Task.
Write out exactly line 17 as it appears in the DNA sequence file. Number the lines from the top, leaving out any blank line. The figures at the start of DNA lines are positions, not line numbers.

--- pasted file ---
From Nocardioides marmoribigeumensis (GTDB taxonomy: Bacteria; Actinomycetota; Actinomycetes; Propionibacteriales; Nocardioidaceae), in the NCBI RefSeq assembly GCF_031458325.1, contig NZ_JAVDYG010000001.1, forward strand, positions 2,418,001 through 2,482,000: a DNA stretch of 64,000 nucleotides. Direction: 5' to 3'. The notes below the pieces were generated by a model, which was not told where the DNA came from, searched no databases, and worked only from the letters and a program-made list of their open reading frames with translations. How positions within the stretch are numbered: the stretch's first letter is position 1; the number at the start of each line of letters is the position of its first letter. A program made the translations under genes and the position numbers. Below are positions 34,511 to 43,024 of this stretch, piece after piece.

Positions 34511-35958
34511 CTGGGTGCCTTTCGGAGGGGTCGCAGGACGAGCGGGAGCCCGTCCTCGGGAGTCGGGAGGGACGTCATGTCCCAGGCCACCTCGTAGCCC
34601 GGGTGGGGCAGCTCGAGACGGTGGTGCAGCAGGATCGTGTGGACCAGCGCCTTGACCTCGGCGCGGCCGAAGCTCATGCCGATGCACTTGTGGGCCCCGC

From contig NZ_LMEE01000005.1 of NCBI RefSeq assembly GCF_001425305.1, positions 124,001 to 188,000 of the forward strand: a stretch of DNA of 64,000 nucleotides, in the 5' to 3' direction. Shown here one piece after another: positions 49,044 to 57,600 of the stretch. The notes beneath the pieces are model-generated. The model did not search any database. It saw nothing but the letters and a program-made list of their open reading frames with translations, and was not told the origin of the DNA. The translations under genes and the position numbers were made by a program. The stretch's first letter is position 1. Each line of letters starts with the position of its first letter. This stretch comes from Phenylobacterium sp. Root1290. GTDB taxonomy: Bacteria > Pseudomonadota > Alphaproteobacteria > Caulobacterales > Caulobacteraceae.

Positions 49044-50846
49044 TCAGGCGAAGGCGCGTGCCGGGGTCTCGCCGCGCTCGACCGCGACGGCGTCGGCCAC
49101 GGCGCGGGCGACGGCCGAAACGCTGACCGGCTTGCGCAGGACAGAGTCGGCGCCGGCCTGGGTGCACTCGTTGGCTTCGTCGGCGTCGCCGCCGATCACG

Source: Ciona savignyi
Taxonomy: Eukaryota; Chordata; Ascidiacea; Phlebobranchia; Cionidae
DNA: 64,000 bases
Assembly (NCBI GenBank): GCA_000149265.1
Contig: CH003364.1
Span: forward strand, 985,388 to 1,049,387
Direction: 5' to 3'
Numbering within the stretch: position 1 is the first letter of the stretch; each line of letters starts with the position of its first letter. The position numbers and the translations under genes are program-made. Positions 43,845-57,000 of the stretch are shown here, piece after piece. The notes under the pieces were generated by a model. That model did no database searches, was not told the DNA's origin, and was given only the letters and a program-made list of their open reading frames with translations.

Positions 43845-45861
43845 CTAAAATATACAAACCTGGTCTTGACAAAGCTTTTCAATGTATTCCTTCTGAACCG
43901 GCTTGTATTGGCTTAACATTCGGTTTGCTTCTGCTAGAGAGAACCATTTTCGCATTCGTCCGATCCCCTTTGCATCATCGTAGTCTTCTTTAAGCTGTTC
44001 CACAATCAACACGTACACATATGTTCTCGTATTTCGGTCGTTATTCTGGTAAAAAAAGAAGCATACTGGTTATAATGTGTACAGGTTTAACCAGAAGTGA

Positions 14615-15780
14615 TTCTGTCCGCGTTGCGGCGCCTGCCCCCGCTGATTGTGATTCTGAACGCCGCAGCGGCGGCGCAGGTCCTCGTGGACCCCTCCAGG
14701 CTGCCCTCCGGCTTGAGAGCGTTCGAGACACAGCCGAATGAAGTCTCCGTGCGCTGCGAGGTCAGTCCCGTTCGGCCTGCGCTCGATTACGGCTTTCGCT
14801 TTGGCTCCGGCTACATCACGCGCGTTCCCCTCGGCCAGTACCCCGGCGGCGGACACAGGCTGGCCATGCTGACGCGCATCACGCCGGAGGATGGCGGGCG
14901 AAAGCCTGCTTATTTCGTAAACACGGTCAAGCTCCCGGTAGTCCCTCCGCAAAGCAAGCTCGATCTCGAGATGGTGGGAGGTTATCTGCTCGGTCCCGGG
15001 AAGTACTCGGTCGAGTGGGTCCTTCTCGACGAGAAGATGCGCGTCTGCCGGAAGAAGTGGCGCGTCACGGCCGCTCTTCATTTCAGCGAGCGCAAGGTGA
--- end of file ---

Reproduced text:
Positions 43845-45861